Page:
Negatively geared Australian property investors lost an astonishing $13.2 billion in 2010-11, up from $10.1 billion the year before

Negative geared investors lose $13 billion

May 1, 2013

Peter Martin

Negatively geared property investors lost an astonishing $13.2 billion in 2010-11, up from $10.1 billion the year before. The latest Tax Office statistics show the average loss per negatively geared investor was $10,950, up from $9130 the year before. The average loss for a high-income negatively geared investor earning more than $180,000 was $23,800. Higher interest rates and rising property prices during 2010-11 swelled the losses. The figures identify negative gearing as one of the key drains on personal tax collections with one in every seven Australian taxpayers now a property investor and one in every 10 negatively geared.

The 2010 Henry Tax Review declined to recommend against the practice – its chairman Ken Henry telling a press conference as he was preparing the report that he ”still wears the scars” from an earlier short-lived experiment with limiting negative gearing in the 1980s.

”I actually think Henry was incredibly wussy about it,” Bank of America economist Saul Eslake said on Tuesday. ”I have to translate the words ‘negative gearing’ to people overseas because it just sounds crazy to have a system that rewards people for losing money.”

”Removing it would be close to the top of my agenda. I have a list of what I regard as the worst tax decisions of the last 20 years. One is the halving of the headline rate of capital gains tax [in 1999] that made negative gearing attractive.”

”The others are the abandonment of indexation of petrol excise, the senior Australian tax offset – the measure that says if you are over 65 you pay less tax on a given amount of income than if you are under 65 – and the abolition of income tax on super fund earnings paid to people over 60.”

”They would be my contenders for the dumbest tax decisions of the last 20 years. Frankly, I can’t choose between them.”

The tax statistics released Tuesday also identify fuel tax credits as by far the most expensive offset in the tax system, costing $5.1 billion in 2010-11 and $5.5 billion in 2011-12, way in excess of the next biggest contenders, the Education Tax Refund which cost $700 million and the research and development tax offset which cost $614 million.

The credits are for fuel used in heavy vehicles and are overwhelmingly used in the mining industry.

”The argument for it is that the purpose of fuel excise was to pay for roads, and that mining companies get a rebate because they don’t use their vehicles on public roads,” Mr Eslake said.

”I guess there is some merit in that argument, although in my view not enough merit to justify $5.5 billion of revenue forgone.”

The tax statistics identify residents of Darling Point, Edgecliff, Rushcutters Bay and Point Piper in Sydney as Australia’s highest earners, taking home an average taxable income of $203,270 each.

Australia’s second and third highest earning postcodes are 3944 and 3142 – taking in Portsea on the Mornington Peninsula and suburban Toorak and Hawksburn. The average income for each is around $180,000.

Only 251,400 Australians earned $180,000 or more in 2010-11, enough to put them into the top tax bracket. The bracket took in 2.7 per cent of all taxpayers.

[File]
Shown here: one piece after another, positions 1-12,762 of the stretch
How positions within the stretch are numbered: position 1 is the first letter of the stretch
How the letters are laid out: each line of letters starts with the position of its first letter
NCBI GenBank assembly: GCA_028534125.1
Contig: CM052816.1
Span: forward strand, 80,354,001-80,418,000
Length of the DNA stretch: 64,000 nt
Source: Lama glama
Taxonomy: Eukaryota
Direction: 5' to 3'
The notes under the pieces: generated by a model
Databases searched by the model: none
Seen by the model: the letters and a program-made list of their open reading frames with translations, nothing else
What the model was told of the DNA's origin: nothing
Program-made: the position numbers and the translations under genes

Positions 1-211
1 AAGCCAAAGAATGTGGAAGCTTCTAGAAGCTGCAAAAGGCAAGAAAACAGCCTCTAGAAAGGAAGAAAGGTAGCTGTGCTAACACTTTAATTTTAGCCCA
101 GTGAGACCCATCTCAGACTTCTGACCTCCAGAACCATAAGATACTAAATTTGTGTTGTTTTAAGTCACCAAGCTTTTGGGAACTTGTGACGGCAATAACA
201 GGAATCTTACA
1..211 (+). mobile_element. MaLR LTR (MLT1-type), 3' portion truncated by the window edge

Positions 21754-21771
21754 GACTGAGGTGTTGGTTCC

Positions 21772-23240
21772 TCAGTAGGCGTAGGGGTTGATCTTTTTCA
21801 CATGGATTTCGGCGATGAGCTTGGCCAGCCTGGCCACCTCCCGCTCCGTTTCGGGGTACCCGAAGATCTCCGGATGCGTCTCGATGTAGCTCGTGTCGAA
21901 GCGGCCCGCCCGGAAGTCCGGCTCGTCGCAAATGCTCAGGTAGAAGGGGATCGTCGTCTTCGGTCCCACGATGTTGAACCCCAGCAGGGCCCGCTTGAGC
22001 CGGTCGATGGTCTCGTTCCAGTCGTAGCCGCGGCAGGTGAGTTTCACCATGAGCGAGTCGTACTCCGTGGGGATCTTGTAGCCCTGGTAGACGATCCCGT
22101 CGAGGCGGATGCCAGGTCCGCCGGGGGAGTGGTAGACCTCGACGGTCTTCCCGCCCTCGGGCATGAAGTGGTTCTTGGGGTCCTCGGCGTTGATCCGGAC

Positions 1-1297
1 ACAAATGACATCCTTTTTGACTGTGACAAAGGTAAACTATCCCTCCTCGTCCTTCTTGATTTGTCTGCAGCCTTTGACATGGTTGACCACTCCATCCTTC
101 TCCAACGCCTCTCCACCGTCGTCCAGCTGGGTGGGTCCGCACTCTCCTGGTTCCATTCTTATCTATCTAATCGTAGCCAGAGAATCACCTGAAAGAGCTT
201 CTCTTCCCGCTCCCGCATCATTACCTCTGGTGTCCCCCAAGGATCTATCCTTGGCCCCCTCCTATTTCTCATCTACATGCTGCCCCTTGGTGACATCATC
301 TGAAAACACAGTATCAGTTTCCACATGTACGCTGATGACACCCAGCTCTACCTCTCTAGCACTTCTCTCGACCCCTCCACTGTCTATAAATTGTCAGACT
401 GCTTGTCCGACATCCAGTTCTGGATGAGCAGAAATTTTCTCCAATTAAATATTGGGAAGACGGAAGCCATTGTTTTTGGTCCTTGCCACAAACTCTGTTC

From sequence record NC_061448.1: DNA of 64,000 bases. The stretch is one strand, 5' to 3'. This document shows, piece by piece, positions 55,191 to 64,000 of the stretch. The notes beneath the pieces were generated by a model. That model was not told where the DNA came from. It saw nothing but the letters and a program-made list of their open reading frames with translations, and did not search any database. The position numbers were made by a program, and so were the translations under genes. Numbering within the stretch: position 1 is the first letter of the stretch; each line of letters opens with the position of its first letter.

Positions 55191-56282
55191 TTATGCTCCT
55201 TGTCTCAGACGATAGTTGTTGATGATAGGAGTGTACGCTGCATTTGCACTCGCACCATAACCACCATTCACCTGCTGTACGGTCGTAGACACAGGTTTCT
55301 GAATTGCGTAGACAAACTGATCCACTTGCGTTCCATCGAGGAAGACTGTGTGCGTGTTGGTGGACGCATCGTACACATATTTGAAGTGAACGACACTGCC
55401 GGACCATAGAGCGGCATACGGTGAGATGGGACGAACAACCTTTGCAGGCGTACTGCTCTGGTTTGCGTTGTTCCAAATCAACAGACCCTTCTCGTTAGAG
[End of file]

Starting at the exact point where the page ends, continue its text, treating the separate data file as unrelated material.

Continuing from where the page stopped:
The average male income during 2011-11 was $63,000. The average female income was $42,150.

About bambooinnovator
Kee Koon Boon (“KB”) is the co-founder and director of HERO Investment Management which provides specialized fund management and investment advisory services to the ARCHEA Asia HERO Innovators Fund (, the only Asian SMID-cap tech-focused fund in the industry. KB is an internationally featured investor rooted in the principles of value investing for over a decade as a fund manager and analyst in the Asian capital markets who started his career at a boutique hedge fund in Singapore where he was with the firm since 2002 and was also part of the core investment committee in significantly outperforming the index in the 10-year-plus-old flagship Asian fund. He was also the portfolio manager for Asia-Pacific equities at Korea’s largest mutual fund company. Prior to setting up the H.E.R.O. Innovators Fund, KB was the Chief Investment Officer & CEO of a Singapore Registered Fund Management Company (RFMC) where he is responsible for listed Asian equity investments. KB had taught accounting at the Singapore Management University (SMU) as a faculty member and also pioneered the 15-week course on Accounting Fraud in Asia as an official module at SMU. KB remains grateful and honored to be invited by Singapore’s financial regulator Monetary Authority of Singapore (MAS) to present to their top management team about implementing a world’s first fact-based forward-looking fraud detection framework to bring about benefits for the capital markets in Singapore and for the public and investment community. KB also served the community in sharing his insights in writing articles about value investing and corporate governance in the media that include Business Times, Straits Times, Jakarta Post, Manual of Ideas, Investopedia, TedXWallStreet. He had also presented in top investment, banking and finance conferences in America, Italy, Sydney, Cape Town, HK, China. He has trained CEOs, entrepreneurs, CFOs, management executives in business strategy & business model innovation in Singapore, HK and China.

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